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Textile firm Finlayson buys rights to retro Reino and Aino slippers

The new owners said production of the popular slippers needs to be moved abroad.

Lieksa Reinot ja Ainot
The plaid slippers have been an iconic Finnish brand since the 1930s. Image: Ari Tauslahti / Yle

Finnish textile firm Finlayson announced on Thursday that it has bought the branding rights to Reino and Aino slippers.

PK Kappi, the North Karelian-based company which made the easily-recognisable plaid slippers declared bankruptcy earlier this year.

Finlayson's creative director, Kukka Kurttila, said the firm is looking for a reliable European manufacturer that meets its demands on quality, cost and responsibility.

Kurttila said it is regrettable that the shoes can no longer be feasibly produced in Finland, noting that PK Kappi went bankrupt even though the slippers still sell well. He characterised Reino and Aino as a "national property."

"Therefore we want to secure continued production," he said, adding that product development and sales will continue to be handled in Finland.

The slippers - Reinos for men and Ainos for women - have been keeping feet warm since the 1930s.

The soft shoes have been worn at home, in offices, outdoors and even local shopping centres by people of all ages. The brand received a shot in the arm in the mid-2000s after the vintage-style slippers became popular with youths.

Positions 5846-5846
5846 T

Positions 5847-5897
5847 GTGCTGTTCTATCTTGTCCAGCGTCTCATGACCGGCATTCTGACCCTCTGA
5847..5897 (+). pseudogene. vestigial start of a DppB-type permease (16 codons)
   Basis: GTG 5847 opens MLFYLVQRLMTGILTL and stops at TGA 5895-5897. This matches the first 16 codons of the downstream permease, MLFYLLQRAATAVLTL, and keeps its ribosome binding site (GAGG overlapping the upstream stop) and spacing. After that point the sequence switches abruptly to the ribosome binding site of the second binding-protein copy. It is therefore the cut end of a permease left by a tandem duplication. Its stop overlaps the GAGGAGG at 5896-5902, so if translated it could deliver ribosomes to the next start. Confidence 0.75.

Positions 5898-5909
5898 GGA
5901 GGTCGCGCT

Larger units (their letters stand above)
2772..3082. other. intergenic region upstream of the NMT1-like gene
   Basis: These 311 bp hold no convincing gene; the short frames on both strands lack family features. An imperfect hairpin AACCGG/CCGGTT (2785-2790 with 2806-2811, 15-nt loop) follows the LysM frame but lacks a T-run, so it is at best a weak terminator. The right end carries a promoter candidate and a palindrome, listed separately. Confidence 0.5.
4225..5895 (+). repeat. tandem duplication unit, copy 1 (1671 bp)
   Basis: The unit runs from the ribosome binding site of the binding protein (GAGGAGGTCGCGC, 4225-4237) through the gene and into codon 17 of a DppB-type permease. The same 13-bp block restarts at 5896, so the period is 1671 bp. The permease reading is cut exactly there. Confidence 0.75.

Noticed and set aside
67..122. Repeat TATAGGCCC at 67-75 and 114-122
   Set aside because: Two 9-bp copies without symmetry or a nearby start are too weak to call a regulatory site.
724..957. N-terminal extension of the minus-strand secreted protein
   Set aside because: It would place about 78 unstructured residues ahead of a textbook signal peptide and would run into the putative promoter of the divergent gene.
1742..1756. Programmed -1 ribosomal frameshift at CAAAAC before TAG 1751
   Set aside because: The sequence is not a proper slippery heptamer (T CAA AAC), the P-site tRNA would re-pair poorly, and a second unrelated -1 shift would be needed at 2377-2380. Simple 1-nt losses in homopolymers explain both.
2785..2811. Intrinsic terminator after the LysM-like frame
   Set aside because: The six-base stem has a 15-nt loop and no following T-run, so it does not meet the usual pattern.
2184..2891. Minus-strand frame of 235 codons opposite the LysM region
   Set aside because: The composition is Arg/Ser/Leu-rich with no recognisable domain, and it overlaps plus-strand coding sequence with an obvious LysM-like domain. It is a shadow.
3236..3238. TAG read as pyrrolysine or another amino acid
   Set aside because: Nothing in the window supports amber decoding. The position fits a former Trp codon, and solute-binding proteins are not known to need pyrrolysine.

Kurttila said Finlayson plans to restore the nearly century-old brand to its roots.

"There have been attempts to make it a fashion brand. But that's not our plan. I think the heart of Reino and Aino is one that does not follow trends," he said, but added that there is a possibility of expanding other products under the brand.

Factory closed Thursday

PK Kappi's manufacturing facility in North Karelia's municipality of Lieksa officially closes on Thursday.

The bankruptcy forced the company to dismiss 17 employees, including Satu Turunen, who's worked at the factory for the past decade.

Story continues after photo.

Lieksa Satu Turunen Reinotehdas
Satu Turunen has worked at the PK Kappi factory for the past ten years. Image: Marja-Liisa Kämppi / Yle

"It seems quite shocking that a Finnish product is now being exported abroad. The slippers have been made in Finland since the '30s," Turunen said, adding that most of her work colleagues are now unemployed.

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